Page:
The Journey from Monolith to Microservices to Edge

In this blog, we will look at the journey in application development from monolith to microservices to edge, the drivers behind it, and why using microservices at scale is the first step towards technical evolution at the edge.

From Monolith to Microservices…


In a monolith application, a single unit of deployment handles multiple types of business activity with the front-end and back-end being tightly coupled. Often monolithic applications are a good way to get an application started, but can become unwieldy as businesses become more established and start to scale. IBM describes monoliths in these terms: “The application that grew over time, became unmanageable and difficult to understand, and has low cohesion and high coupling.”

Typically, businesses find that as their user base grows, more innovation, new features and more integrations are required. The monolithic approach then becomes a bottleneck to growth due to:

  • The core code base becoming highly complex
  • A long time to market
  • A steep learning curve for new developers
  • Large dependencies
  • Longer deployment time

Because of these drawbacks, businesses are increasingly breaking monolithic technology stacks down into microservices.


Taking a microservices-based approach to application design means that each core business capability can be deployed as its own separate unit, which performs only a single function. Working in this way gives engineering teams the flexibility to organize their code in step with the logic of the business, allowing separate components of the system to be developed and scaled at different times and by different teams.

There are numerous drivers of the shift from monolithic applications to microservices-based applications. These include:

  • An industry-wide shift from on-premises infrastructure to cloud/edge.
  • The evolution of VMs to containers.
  • Open-source tools and cloud native services evolving to meet developer need for microservices-oriented architectures.

In addition, industry leaders who have undergone the journey from monolith to microservices have frequently been vocal about sharing their migration stories, challenges and expertise. Industry titans who have shared their monolith to microservices story include:

  • Netflix - who experienced significant benefits in performance, development and scalability.
  • Google - “Google encouraged engineers to try and do something that was audacious, and that led to a lot of the systems that they created”.
  • Amazon - within a year of migrating to the AWS cloud, engineers were deploying code every 11.7 seconds on average.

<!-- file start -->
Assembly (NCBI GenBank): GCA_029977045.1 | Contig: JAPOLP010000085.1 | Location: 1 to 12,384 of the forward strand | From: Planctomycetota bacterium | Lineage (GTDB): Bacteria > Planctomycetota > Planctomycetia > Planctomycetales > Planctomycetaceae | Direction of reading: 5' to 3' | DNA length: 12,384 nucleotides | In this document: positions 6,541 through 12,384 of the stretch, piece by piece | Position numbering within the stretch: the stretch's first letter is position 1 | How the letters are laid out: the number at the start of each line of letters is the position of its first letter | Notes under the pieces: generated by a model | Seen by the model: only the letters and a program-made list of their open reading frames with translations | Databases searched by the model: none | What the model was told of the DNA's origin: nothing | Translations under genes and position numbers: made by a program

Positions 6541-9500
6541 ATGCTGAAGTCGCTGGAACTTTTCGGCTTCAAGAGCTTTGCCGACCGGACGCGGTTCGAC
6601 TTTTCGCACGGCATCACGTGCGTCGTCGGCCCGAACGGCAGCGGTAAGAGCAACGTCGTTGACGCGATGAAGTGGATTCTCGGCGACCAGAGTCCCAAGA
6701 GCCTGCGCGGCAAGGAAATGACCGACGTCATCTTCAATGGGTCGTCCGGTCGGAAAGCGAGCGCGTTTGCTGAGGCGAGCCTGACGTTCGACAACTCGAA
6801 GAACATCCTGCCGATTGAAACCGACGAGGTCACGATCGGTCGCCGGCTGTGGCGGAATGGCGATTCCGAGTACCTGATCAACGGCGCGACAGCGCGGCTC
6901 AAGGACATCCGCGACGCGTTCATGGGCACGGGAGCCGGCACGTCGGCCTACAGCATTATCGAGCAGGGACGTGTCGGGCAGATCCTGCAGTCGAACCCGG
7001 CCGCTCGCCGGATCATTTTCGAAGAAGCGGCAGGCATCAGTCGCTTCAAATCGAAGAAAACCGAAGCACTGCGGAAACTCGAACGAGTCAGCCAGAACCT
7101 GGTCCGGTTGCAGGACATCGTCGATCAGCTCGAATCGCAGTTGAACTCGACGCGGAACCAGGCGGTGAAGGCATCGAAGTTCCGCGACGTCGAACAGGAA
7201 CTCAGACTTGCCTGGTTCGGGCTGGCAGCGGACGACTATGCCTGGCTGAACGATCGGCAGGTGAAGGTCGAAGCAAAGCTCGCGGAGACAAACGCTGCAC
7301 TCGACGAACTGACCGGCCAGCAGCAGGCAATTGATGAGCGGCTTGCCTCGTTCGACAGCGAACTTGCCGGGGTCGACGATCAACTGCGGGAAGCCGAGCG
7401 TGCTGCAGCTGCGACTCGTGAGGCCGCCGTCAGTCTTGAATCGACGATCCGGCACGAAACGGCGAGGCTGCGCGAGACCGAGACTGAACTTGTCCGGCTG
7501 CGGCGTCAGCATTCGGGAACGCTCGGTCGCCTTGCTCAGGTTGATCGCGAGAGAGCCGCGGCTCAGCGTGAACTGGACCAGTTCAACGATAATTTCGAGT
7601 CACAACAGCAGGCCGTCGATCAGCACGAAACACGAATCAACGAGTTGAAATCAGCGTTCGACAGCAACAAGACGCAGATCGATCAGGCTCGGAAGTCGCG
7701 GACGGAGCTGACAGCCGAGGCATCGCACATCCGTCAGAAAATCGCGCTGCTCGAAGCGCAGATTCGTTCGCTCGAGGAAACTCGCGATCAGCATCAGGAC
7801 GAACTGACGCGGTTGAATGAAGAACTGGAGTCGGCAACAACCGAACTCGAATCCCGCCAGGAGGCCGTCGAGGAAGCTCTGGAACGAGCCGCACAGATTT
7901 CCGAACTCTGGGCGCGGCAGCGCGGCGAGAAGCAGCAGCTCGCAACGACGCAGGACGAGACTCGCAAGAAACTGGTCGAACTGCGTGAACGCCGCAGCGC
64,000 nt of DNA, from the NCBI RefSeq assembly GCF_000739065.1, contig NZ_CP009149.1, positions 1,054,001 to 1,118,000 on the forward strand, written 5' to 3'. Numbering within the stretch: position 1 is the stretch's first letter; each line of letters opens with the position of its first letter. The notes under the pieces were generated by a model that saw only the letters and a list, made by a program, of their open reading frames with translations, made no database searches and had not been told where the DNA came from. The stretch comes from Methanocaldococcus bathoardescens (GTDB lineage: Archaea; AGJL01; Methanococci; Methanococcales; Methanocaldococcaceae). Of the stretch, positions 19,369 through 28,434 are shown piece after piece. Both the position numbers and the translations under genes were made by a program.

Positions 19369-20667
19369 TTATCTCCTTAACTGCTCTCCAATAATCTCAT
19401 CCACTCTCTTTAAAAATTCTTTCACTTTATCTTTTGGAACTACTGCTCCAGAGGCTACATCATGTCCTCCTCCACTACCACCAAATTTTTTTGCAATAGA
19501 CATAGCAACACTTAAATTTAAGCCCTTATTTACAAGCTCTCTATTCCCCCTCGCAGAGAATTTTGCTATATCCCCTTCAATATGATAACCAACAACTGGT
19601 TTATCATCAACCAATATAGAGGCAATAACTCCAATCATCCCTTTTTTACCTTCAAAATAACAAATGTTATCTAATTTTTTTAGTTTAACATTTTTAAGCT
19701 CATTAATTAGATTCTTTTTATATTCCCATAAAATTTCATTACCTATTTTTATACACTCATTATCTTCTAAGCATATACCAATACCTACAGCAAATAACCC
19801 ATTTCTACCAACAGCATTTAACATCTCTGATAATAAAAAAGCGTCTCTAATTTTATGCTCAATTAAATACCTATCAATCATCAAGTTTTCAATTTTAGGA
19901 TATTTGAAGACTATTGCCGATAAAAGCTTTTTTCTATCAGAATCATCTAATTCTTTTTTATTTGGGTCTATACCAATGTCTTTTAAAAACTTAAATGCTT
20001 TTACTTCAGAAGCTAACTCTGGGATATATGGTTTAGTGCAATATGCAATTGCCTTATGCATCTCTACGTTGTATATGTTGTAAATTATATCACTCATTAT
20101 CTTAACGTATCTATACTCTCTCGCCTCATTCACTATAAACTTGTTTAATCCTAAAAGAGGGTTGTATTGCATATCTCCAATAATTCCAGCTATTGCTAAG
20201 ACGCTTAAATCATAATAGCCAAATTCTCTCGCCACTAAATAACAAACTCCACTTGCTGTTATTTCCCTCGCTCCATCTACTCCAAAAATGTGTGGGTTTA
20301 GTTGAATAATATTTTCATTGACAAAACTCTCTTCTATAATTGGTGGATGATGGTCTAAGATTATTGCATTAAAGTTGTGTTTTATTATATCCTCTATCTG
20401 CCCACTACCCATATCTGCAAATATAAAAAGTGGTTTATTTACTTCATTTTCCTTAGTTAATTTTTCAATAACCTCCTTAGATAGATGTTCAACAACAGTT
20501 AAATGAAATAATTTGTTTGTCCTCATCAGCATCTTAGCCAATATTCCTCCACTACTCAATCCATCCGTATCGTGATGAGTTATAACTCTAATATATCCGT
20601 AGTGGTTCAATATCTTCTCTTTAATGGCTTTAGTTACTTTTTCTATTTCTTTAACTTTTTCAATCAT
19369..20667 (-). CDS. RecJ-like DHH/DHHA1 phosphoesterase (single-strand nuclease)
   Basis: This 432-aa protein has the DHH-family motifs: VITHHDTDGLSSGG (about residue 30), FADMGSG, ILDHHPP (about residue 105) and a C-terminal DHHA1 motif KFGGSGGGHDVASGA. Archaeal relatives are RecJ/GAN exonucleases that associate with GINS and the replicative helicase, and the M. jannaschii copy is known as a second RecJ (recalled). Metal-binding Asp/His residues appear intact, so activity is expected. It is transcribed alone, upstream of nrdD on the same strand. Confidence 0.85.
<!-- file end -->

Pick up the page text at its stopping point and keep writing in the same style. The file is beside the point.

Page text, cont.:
These transparent accounts of their successes and failures have helped the wider community more easily accept and overcome the challenges around the use and development of microservices.

The benefits of microservices include:

Logic that follows business capabilities.
In his seminal blog post on microservices, Martin Fowler highlights the way in which microservices enable the building of products versus projects. Development teams are organized around business capabilities as opposed to technologies, meaning that services can be adapted for use in different contexts. This level of code reusability offers the flexibility to rearrange services and their functionalities, allowing the same data to be processed by different services and teams.

Applications are easier to build and maintain.
The agility that a microservices-based approach offers is often a key draw for developers. Service boundaries are explicit when each application is split into a series of smaller, composable fragments. Managing code is easier since each microservice is its own separate chunk of code. Services can be implemented using a wide range of functional programming paradigms and frameworks. Additionally, development is language-agnostic. Again, this means that each service can be deployed, built, redeployed and maintained independently of one another.

Designed for failure.
Since they are loosely coupled, microservices can be independently tested and deployed. According to Google, “The smaller the unit of deployment, the easier the deployment.” Clearer boundaries mean that if one service fails, only that one function goes down, as opposed to the entire application.

Nonetheless, there are challenges with a microservices-based approach, which include: